INSIGHT The Omani who took on the Arctic and the Atlantic


July 26 2020

The Arab Adventurer

The Omani who took on the Arctic and the Atlantic

Nabil Al Busaidi

I hadn’t intended to walk to the magnetic North Pole. I was just going for lunch. At the table next to me in the restaurant was a guy I knew from the Road Runners’ club. He was hoping to climb Mt Everest and was keen for me to join him. I laughed at the idea and replied I didn’t have time as my lunch break was only one hour…

But he had planted a seed in the back of my head and, after 3 weeks, I got back in touch with him to meet up and talk more about Everest. I also got in touch with a few friends who had done Everest or other expeditions, and gradually my mind was switched from Everest to the Arctic for one simple reason.

Relatively speaking, a lot of people have summited Everest. Around 4,000 people so far, and nearly every nationality has made it to the top. But the number of people that have managed to walk the full distance to a pole is around 400, and no Arab had managed it so far. And whatever record you hold, fastest, highest, strongest, oldest, youngest…someone will always beat your record eventually.

Unless you are the first. Neil Armstrong will always be the first man on the moon. No one will ever beat that record.

And so my mind was made up. I would be the first Arab to walk to a pole. With the financial crash of 2008, I applied for a sabbatical, and, long story short, I walked the 650 km from Resolute Bay in Canada to the magnetic North Pole.

Getting to the pole could have been the end of my journey, but instead it became the start and I trekked from challenge to challenge...

I helped my disabled friend go from Land’s End to John O’Groats in a wheelchair in HALF the time of the previous world record.

I walked to the top of Kilimanjaro with my brother.

I became the second Arab to climb the highest mountain in Antarctica, Mt Vinson.

I visited over 50 schools, and spoke to over 10,000 students.

And eventually, I got around to attempting Everest. Unfortunately, I had an accident at around 6,200 metres above sea level (around the same altitude as Camp 2).

With both ankles severely mangled, I was unable to walk for 3 months, and was unsure if I would ever fully recover. During those dark months, I had plenty of time to sink into the depths of depression.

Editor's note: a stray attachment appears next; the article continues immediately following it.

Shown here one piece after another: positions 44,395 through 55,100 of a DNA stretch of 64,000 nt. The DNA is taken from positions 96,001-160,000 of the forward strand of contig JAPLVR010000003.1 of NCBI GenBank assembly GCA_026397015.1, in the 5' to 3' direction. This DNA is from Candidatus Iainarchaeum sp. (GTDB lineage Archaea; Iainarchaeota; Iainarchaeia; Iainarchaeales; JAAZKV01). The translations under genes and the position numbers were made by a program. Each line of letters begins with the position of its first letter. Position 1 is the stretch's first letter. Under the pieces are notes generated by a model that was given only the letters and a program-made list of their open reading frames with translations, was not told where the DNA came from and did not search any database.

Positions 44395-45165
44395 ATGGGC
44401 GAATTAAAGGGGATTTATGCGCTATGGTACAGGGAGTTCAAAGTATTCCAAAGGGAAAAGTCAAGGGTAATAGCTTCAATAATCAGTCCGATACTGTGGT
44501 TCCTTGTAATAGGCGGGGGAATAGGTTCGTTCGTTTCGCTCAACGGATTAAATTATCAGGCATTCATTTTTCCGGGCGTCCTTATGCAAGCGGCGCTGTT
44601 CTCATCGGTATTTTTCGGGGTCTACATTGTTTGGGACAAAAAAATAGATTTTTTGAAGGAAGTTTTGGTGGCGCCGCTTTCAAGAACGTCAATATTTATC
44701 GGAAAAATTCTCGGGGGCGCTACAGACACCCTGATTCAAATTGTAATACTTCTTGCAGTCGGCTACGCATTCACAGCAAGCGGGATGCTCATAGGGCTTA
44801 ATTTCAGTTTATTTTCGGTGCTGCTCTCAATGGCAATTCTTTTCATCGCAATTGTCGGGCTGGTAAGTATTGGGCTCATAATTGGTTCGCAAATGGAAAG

I also had time to go through my junk mail folders and I came across an email that asked if I would like to row across an ocean.

Probably one of the most ridiculous emails I had ever received. For a start a rowboat could never get across the Atlantic, or survive the waves, or stay afloat during the storms, or manage to propel itself 4,600 km across the ocean…could it?

But during my physiotherapy sessions, the physio had told me that I needed to spend lots of time on the rowing machine to get strength and flexibility back into my ankles. Swimming was another recommended exercise – a great, all-over, non-weight bearing exercise for my situation. And what was this expedition, except lots of rowing? And if the boat sank, I would be doing lots of swimming…

So, 3 months later, I found myself setting off from the same port as Christopher Columbus, but instead of the Santa Maria, Nina or Pinta ships, there were 14 of us crammed into the 14-metre ocean-going rowing boat Britannia III. I never asked what happened to the Britannia I, or Britannia II. Never ask questions you don’t want to know the answers to…

And as much as I thought walking 650 km, dragging 50 kilos of equipment, in average temperatures of minus 40º Celsius for 5 weeks was hard, I would rather have walked to the North Pole several times than row another ocean!


We rowed for 2 hours, and then rested for 2 hours. If you have ever used a rowing machine, 2 hours is about as much as anyone can manage. But to then lie inside the cramped watertight cabin and try to sleep for 2 hours, while crewmembers rolled over you, as the boat was tossed about the ocean, was just maddening.

There were no beds, just wooden shelves. There was no kitchen, just a gas camping burner to boil water, to make dehydrated rations. And there were no toilets. Just a bucket named “Richard the Turd” who accidentally went “man overboard” after a few days, and then it was just a case of sitting over the edge.

2 hours on, 2 hours off. 24 hours a day. For 43 days. Non-stop.

But despite the hardships, in some ways, rowing the Atlantic was the best expedition I have done. I have never felt such a camaraderie or team spirit as I did with the 6 others in my shift. We called ourselves the Spartans, and we looked after each other and we kept each other’s spirits high. We have stayed in touch, and when we see each other, it is like nothing has changed. No time has passed. No relationship has to be re-established. And that is deeply comforting. But not enough to attempt something like that again!

Other News

See all news

Aug 03 2020 BOS

Born in the gorgeous Wadi Tiwi in Sharqiyah region, I grew up between the green local farms and the ever-flowing wadis, but within eyesight of the turquoise waters of the Oman Sea. I, Juma Al Nadhairi...
Read full story

INSIGHT Wadi Tiwi and Adventures Beyond
Jul 20 2020 BOS

When describing Oman I find the most appropriate way to start is with the foundation - the people
Read full story

INSIGHT David Graham 'The Sport and Adventure Playground'